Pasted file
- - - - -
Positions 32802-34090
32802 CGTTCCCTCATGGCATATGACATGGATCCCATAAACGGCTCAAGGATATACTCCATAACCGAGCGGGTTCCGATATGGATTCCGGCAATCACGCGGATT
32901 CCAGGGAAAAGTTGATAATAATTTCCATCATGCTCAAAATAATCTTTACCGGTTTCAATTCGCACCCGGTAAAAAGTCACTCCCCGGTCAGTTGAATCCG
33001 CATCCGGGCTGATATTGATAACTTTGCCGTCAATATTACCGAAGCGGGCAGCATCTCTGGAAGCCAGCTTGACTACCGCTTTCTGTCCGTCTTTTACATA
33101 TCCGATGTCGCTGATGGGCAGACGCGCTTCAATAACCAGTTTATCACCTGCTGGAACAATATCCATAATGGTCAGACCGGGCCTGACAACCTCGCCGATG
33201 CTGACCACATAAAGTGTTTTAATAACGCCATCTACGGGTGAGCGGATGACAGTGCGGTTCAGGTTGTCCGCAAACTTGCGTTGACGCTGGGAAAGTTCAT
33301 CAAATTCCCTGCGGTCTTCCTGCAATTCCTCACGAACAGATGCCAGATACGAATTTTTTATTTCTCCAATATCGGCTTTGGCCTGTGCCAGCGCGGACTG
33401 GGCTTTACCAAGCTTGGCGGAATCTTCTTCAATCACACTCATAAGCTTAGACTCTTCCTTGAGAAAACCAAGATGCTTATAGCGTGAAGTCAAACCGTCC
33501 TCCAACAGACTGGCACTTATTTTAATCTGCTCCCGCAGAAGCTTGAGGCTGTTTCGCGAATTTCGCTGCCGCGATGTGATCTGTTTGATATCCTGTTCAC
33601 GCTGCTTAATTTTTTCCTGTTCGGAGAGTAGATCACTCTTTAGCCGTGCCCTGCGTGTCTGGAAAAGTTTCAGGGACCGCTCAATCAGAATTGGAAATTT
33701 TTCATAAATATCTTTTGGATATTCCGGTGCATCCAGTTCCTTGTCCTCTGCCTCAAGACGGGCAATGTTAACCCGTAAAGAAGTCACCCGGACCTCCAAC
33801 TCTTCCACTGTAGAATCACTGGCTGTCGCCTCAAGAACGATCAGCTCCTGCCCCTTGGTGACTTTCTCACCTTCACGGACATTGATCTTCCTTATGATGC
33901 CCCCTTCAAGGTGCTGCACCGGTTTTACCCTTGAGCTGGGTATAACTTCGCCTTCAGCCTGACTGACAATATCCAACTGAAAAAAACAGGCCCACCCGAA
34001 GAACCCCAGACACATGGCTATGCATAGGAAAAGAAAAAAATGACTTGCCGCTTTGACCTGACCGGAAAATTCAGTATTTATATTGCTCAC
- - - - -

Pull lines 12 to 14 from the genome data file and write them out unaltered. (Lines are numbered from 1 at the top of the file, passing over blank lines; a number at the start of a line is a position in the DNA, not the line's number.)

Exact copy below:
33801 TCTTCCACTGTAGAATCACTGGCTGTCGCCTCAAGAACGATCAGCTCCTGCCCCTTGGTGACTTTCTCACCTTCACGGACATTGATCTTCCTTATGATGC
33901 CCCCTTCAAGGTGCTGCACCGGTTTTACCCTTGAGCTGGGTATAACTTCGCCTTCAGCCTGACTGACAATATCCAACTGAAAAAAACAGGCCCACCCGAA
34001 GAACCCCAGACACATGGCTATGCATAGGAAAAGAAAAAAATGACTTGCCGCTTTGACCTGACCGGAAAATTCAGTATTTATATTGCTCAC